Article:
Potty Training

25 Jul

Potty Training had a way of involving the whole family in our home.  I said, “Had,” because we are done.  I speak from my experience of training 14 little toddlers.

According to our Grandma Lois (and others), on the average, two year old’s bladders are developed and the child mature enough to begin potty training.  Since I admired and respected Grandma Lois, I followed her rule of thumb.  When our children were around two years of age and/or stayed dry occasionally through the night, we began the process.

Here is the plan…

  • Set aside 3 days.  Drop every other responsibility and distraction as much as possible.  Be prepared to focus on your little one.
  • Stock up on a special drink that would be a treat.  (ex. fruit juice or herbal tea with honey – stay a way from sugary drinks)
  • Be prepared with a little basket of books, finger games, songs to sing, or stories to tell – while spending time in the bathroom.
  • On the first morning, as soon as you are ready, begin the cycle by giving your little one a full cup of juice to drink freely.
  • Set the timer for 15 minutes.  When it goes off, have the child sit on the toilet.  The first try might be a little scary for him, but by the end of the day, he will be used to it.  Take a few minutes (shoot for 3 – 5) to read a story.  Take the time to develop a routine that will last a life time. Help to wash the little hands with soap and dry with a towel.  Don’t expect results the first day.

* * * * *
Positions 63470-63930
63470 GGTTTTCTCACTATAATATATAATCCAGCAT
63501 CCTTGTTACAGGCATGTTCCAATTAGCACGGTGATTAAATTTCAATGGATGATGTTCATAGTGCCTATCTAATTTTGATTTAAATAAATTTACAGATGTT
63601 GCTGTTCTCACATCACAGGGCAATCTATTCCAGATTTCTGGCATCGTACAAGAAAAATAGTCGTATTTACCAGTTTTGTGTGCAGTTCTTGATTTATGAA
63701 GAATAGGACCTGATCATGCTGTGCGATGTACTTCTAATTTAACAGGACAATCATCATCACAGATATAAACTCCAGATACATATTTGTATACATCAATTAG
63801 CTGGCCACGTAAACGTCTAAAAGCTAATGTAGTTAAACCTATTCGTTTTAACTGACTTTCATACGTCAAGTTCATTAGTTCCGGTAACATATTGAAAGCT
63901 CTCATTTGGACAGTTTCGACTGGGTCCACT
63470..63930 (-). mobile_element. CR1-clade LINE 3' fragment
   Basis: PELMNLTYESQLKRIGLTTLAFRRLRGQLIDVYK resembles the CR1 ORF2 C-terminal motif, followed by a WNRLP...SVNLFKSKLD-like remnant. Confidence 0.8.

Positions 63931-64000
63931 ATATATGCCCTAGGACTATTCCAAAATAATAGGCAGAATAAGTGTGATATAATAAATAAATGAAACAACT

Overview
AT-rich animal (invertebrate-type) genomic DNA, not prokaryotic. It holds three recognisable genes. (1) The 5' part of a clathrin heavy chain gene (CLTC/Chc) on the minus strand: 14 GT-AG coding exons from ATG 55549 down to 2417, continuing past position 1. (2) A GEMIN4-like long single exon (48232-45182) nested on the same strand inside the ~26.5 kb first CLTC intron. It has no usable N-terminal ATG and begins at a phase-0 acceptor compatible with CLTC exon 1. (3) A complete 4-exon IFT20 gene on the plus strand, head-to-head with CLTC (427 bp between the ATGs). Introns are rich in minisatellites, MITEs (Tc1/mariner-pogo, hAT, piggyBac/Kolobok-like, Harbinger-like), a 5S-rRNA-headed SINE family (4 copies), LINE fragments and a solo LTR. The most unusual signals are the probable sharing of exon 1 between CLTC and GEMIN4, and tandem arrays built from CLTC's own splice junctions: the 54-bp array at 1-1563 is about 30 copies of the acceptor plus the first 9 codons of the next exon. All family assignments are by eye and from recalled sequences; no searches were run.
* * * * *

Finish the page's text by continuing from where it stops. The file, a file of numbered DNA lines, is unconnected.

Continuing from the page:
• Continue the cycle all day long: drink juice, set timer, go potty, read story, wash hands.  Go ahead and diaper for nap time, but begin the process right away again, after the nap.
  • When the child has his first success (at this point it will likely be by accident) be sure to praise them.  This is an exciting time!  (In our home older siblings came running and dad received a phone call.)
  • Do not put diapers or pull ups on the child when awake!  If he is simply wearing underwear, the feel of wet cotton and moisture dripping down the legs is unpleasant!
  • One more hint:  Try to keep his playtime in an area that is not carpeted, preferably close to the bathroom, or outside.

That’s it!  The first day is the hardest.  By the second day the child should have had a few successes.  If you have been very consistent, by the third day, the pattern should be set.  You no longer need to push the liquids, simply help the little one to continue the routine.  Life should be able to return to normal, reserving the diapers bedtime, if needed.

You might also be interested in:

When Potty Training Doesn’t go as Planned

Potty Training: The Dirty Details


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